(Editor’s Note: This feature appears in the January/February issue of Transportation Builder magazine, which this year is highlighting state transportation department leaders. These features are additions to our other ongoing information-sharing tools for the public and private sectors, including regional conference calls; the Planning & Design Division’s “Engineering Issues” events at the American Association of State Highway & Transportation Officials (AASHTO) summer regional meetings; and ARTBA’s four regional meetings in the fall.)

Idaho Transportation Department (ITD) Director Brian Ness is responsible for an annual budget of nearly $700 million and provides leadership and vision for 1,700 employees. Last year, he was appointed to the Transportation Research Board’s (TRB) Executive Committee. He was 2017 chair of AASHTO’s Special Committee on Research and Innovation, and 2016 president of the Western Association of State Highway and Transportation Officials (WASHTO).

TB: One of major issues facing state transportation departments is the retirement of veteran leaders within the organizations. What you are doing in Idaho and throughout the western region to address this challenge?

NESS: We have several programs to address the loss of knowledge due to retirements at ITD. We double-fill positions to allow new employees to gain valuable knowledge, experience, and mentoring from employees before they retire. We have an Emerging Leaders Program to help employees develop their leadership skills and potential. ITD provides similar training for the Western Association of Transportation Officials’ Emerging Leaders Program for the 18-state region. The program has been so successful that it is being looked at as a model for the other AASHTO regions. As more of our workforce becomes eligible to retire, we have reduced layers of management and eliminated assistant manager positions. This allowed us to move positions and decision-making to the front lines and improved our performance measures, which we track on our website. For example, we cut vehicle title process time from nine days in 2014 to four days in 2018.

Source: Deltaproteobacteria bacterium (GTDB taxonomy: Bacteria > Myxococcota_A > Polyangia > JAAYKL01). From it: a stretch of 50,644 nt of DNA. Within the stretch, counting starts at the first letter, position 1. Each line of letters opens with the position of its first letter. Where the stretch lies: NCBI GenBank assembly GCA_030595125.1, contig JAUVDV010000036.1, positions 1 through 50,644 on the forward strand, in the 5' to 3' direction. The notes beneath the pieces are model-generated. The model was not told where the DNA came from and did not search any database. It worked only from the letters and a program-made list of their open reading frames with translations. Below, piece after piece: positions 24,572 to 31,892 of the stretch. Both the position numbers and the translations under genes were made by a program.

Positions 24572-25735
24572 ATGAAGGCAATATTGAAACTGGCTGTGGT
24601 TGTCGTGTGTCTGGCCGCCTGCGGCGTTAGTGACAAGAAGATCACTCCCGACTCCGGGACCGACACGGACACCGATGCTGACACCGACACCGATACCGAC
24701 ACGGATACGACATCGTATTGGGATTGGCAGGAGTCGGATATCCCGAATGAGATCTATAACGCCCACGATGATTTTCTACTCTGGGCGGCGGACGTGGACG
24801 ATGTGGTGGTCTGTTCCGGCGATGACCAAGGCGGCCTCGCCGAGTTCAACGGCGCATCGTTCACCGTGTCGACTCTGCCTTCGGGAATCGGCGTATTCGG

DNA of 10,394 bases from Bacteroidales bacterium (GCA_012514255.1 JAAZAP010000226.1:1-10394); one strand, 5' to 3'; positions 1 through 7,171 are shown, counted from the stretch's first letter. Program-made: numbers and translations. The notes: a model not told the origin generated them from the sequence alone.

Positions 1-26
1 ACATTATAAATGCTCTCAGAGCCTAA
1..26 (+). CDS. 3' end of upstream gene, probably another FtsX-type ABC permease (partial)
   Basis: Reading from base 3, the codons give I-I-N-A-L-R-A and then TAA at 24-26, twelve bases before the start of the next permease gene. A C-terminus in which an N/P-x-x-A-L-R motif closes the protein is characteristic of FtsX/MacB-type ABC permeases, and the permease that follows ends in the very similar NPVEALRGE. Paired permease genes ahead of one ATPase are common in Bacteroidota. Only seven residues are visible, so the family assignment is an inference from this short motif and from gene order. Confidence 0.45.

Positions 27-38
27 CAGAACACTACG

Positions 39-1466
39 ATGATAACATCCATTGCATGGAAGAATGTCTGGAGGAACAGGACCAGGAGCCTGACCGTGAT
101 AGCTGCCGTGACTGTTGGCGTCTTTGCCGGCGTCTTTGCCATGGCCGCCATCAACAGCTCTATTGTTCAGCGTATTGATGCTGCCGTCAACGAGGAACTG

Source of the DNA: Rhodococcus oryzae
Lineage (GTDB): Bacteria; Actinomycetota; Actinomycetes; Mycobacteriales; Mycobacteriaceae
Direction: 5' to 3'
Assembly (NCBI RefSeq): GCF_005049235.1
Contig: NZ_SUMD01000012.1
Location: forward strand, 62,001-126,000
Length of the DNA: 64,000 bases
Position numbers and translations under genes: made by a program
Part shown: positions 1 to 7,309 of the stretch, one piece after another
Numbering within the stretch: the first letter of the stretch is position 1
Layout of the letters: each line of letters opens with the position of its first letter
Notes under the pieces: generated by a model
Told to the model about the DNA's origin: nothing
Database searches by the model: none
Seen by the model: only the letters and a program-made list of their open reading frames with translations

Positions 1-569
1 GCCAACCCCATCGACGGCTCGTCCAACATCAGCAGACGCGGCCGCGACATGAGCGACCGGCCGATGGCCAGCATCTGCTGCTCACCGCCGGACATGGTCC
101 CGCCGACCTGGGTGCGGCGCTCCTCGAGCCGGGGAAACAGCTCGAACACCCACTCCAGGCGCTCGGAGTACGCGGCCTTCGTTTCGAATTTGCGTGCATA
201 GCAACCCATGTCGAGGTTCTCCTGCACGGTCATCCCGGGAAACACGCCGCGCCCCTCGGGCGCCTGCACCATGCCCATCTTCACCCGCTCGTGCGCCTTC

TB: What are the major trends in your state that the industry should be positioning for? For instance, do you see an increase in alternative delivery, such as design-build, P3, CMGC, etc.? How do you see the approach to risk evolving regarding these procurement methods?

NESS: We are working with the American Council of Engineering Companies and the Associated General Contractors of Idaho to redefine our project-delivery methods. ITD can use alternate delivery for up to 20 percent of our annual construction program. We have used design/build and the Manager/General Contractor process on a limited basis. We will match the goals of future projects with the benefits and risks of alternative delivery methods—with a focus on time savings and innovation. ITD has a State Tax Anticipated Revenue (STARS) program that attracts private businesses to Idaho by building requested infrastructure such as a new interchange. Companies can use 50 percent of their sales tax receipts to repay the costs over time. The program brings new tax revenue to Idaho, provides improvements to the transportation system, and allows companies to repay the cost of the infrastructure. Regarding risks, we strive to allocate them to the party best able to manage them. We review best practices and monitor research on risk performance for various delivery methods. Our risk-management methods continue to evolve as we gain experience managing alternative-delivery projects.